Policies for accelerating access to clean energy, improving health, advancing development, and mitigating climate change.


Haines, A; Smith, KR; Anderson, D; Epstein, PR; McMichael, AJ; Roberts, I; Wilkinson, P; Woodcock, J; Woods, J; (2007) Policies for accelerating access to clean energy, improving health, advancing development, and mitigating climate change. Lancet, 370 (9594). pp. 1264-81. ISSN 0140-6736 DOI: https://doi.org/10.1016/S0140-6736(07)61257-4

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Abstract

The absence of reliable access to clean energy and the services it provides imposes a large disease burden on low-income populations and impedes prospects for development. Furthermore, current patterns of fossil-fuel use cause substantial ill-health from air pollution and occupational hazards. Impending climate change, mainly driven by energy use, now also threatens health. Policies to promote access to non-polluting and sustainable sources of energy have great potential both to improve public health and to mitigate (prevent) climate disruption. There are several technological options, policy levers, and economic instruments for sectors such as power generation, transport, agriculture, and the built environment. However, barriers to change include vested interests, political inertia, inability to take meaningful action, profound global inequalities, weak technology-transfer mechanisms, and knowledge gaps that must be addressed to transform global markets. The need for policies that prevent dangerous anthropogenic interference with the climate while addressing the energy needs of disadvantaged people is a central challenge of the current era. A comprehensive programme for clean energy should optimise mitigation and, simultaneously, adaption to climate change while maximising co-benefits for health--eg, through improved air, water, and food quality. Intersectoral research and concerted action, both nationally and internationally, will be required.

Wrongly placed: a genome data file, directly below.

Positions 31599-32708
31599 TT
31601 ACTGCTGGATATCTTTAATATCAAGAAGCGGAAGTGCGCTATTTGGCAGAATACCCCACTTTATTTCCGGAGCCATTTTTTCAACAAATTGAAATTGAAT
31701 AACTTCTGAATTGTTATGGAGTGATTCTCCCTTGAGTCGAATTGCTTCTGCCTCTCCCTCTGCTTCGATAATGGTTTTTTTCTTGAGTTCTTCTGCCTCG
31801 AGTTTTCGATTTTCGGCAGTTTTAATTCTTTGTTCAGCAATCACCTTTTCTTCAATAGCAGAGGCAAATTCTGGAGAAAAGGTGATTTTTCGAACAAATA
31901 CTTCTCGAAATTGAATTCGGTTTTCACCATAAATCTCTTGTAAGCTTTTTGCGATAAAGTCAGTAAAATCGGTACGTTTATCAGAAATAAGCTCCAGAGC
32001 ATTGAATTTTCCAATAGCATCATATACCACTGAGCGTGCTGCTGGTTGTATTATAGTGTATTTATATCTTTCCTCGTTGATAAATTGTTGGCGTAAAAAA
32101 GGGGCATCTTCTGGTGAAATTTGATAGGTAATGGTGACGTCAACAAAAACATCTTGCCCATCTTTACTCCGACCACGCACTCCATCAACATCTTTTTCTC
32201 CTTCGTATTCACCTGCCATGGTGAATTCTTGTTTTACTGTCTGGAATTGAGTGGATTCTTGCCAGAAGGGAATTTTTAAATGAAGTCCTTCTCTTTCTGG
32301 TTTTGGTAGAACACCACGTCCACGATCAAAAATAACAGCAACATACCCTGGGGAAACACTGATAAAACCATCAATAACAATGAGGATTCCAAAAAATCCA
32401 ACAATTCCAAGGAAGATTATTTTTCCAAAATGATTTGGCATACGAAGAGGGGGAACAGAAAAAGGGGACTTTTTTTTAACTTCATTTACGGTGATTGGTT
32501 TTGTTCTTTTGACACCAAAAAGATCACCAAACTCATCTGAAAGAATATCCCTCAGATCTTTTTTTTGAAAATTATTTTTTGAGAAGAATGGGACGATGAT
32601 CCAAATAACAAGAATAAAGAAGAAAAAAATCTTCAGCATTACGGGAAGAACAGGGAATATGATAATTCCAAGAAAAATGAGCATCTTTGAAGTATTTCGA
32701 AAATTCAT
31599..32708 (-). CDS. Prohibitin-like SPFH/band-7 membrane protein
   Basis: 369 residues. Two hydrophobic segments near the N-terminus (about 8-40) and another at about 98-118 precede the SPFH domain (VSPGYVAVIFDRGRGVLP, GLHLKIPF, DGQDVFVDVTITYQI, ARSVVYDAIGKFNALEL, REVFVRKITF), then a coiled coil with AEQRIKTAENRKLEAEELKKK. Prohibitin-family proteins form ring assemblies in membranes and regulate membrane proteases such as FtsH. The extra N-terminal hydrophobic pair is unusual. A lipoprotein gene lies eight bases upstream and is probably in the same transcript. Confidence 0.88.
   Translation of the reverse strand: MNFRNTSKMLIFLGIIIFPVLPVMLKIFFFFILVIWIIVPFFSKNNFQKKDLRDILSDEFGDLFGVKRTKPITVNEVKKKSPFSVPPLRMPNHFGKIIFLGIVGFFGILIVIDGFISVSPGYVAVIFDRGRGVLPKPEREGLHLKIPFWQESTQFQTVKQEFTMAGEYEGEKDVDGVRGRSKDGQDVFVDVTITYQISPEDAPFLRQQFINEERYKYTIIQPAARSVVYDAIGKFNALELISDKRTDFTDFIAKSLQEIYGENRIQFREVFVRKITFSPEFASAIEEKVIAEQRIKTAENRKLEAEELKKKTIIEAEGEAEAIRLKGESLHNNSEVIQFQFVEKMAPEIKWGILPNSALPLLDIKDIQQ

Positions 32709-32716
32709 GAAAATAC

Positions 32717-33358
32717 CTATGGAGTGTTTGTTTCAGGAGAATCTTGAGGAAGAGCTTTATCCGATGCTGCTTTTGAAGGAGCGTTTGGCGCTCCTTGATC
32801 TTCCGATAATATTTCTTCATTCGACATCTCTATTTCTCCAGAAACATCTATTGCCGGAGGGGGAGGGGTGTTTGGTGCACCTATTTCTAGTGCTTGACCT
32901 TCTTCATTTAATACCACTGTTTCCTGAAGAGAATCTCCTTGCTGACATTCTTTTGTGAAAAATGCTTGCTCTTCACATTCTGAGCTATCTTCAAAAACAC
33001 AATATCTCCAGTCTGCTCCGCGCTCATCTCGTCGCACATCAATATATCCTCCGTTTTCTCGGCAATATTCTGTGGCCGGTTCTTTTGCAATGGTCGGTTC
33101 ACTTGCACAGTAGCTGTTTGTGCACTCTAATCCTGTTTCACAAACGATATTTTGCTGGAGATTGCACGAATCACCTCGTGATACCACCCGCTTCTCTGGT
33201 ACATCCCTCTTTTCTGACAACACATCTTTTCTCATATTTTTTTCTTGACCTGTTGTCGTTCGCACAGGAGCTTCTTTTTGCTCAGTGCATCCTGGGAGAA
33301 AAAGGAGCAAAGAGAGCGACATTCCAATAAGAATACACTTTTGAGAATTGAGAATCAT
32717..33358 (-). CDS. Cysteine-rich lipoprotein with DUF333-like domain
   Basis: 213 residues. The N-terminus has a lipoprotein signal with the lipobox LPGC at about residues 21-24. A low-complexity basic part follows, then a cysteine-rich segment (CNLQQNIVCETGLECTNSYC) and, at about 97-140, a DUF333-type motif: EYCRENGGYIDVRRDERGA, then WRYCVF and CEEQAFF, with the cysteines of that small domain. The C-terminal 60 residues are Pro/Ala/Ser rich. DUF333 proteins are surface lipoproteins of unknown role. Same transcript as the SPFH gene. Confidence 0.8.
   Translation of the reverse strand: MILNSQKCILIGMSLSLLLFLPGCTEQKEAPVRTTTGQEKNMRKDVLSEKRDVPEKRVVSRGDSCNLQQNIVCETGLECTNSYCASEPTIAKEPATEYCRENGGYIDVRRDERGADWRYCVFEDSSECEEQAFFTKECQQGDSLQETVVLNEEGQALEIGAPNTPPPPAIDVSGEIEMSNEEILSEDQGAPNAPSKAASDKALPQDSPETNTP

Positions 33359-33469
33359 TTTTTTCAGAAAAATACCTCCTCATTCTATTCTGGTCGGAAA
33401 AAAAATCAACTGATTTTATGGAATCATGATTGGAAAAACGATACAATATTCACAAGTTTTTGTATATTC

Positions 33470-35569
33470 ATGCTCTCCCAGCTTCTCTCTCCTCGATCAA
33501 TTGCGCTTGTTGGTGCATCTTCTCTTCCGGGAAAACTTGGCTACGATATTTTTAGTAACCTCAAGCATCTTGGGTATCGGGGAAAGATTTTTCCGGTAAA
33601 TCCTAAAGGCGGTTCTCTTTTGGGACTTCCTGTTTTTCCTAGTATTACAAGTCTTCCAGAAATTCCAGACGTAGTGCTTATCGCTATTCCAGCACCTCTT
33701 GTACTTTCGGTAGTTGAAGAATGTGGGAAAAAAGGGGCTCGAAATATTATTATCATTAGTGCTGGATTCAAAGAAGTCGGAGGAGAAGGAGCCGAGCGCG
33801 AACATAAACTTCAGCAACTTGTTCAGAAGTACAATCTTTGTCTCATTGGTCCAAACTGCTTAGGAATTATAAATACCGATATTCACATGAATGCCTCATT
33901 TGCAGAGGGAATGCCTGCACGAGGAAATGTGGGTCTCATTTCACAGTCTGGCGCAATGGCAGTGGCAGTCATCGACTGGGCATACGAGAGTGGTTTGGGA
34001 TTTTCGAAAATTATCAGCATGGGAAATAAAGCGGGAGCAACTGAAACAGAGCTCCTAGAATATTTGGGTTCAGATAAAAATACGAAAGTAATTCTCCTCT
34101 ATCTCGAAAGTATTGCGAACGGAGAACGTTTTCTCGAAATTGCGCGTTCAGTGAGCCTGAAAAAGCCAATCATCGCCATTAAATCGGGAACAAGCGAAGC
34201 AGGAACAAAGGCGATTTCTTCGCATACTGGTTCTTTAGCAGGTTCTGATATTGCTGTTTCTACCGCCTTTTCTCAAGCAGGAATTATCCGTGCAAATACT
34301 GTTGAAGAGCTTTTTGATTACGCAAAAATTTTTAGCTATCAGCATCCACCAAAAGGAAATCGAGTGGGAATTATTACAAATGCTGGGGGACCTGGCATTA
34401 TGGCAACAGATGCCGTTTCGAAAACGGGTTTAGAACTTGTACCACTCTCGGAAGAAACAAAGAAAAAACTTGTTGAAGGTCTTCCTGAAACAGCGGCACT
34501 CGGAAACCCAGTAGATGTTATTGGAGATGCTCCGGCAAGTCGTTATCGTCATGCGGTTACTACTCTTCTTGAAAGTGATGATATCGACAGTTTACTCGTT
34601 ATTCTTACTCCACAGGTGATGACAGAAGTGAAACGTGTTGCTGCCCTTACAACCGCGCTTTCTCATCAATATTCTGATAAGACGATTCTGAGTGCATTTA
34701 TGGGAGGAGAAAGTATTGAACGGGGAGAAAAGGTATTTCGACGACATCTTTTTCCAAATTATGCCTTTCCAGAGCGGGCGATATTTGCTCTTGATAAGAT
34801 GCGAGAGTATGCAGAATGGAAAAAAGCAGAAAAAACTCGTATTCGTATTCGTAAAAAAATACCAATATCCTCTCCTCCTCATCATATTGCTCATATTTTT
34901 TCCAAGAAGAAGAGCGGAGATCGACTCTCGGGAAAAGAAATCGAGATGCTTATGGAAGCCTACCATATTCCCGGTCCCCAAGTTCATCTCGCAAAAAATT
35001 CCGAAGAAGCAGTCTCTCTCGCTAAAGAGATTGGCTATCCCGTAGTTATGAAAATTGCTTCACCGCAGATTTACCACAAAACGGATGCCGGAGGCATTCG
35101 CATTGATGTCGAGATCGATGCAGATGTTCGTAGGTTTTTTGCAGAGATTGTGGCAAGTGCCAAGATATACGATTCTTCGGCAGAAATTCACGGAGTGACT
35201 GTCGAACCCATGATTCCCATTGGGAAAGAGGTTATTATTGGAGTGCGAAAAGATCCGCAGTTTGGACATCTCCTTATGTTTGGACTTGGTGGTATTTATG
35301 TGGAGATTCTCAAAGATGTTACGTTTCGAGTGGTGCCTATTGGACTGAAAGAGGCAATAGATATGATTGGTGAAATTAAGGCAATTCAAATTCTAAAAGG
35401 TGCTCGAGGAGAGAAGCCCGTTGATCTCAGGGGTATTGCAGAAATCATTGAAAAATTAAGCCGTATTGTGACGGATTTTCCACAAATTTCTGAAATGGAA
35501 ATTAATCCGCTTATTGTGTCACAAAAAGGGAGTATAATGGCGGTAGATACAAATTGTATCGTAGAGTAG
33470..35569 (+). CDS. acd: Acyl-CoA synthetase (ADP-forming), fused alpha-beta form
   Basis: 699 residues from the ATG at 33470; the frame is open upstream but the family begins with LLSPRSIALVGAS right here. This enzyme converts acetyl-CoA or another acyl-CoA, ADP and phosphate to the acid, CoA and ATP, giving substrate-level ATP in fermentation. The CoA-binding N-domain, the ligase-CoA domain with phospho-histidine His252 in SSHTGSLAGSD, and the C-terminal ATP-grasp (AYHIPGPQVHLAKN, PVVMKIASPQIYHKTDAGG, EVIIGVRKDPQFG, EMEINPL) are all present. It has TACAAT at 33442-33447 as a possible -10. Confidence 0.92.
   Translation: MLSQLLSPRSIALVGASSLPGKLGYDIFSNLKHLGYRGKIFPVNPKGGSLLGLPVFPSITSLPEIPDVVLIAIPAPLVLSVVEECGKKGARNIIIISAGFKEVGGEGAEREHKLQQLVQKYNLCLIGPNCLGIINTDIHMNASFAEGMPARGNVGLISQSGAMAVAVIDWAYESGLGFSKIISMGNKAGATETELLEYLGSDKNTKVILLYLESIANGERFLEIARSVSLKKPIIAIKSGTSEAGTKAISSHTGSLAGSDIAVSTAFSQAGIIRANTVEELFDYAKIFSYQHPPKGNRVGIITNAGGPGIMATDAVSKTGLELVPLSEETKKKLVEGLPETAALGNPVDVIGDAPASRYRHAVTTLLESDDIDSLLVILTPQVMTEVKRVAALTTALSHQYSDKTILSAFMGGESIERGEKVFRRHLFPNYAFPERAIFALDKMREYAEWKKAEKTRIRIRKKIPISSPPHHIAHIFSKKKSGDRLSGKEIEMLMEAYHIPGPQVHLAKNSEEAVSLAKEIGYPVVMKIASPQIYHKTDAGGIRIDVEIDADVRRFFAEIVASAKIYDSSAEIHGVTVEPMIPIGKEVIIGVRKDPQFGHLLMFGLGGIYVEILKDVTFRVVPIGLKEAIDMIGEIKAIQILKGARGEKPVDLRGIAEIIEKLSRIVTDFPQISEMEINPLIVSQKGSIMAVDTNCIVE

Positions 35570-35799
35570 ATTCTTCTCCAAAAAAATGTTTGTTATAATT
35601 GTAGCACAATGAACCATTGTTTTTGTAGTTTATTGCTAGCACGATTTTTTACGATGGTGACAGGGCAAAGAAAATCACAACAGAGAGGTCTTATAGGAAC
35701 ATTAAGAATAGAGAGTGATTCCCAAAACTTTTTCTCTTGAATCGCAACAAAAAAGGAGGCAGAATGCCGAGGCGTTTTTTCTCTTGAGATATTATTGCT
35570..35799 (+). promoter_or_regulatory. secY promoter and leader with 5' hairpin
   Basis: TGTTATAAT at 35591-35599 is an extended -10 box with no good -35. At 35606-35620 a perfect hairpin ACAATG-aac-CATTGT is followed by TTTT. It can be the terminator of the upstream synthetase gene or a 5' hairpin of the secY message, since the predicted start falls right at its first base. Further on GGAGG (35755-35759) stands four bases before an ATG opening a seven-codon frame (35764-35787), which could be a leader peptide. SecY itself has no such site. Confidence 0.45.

Item Type: Article
Faculty and Department: Faculty of Public Health and Policy > Dept of Social and Environmental Health Research
Faculty of Epidemiology and Population Health > Dept of Population Health (2012- ) > Dept of Nutrition and Public Health Interventions Research (2003-2012)
Faculty of Epidemiology and Population Health > Dept of Population Health (2012- )
Research Centre: Centre for Global Non-Communicable Diseases (NCDs)
Transport & Health Group
PubMed ID: 17868819
Web of Science ID: 250091900027
URI: http://researchonline.lshtm.ac.uk/id/eprint/9057

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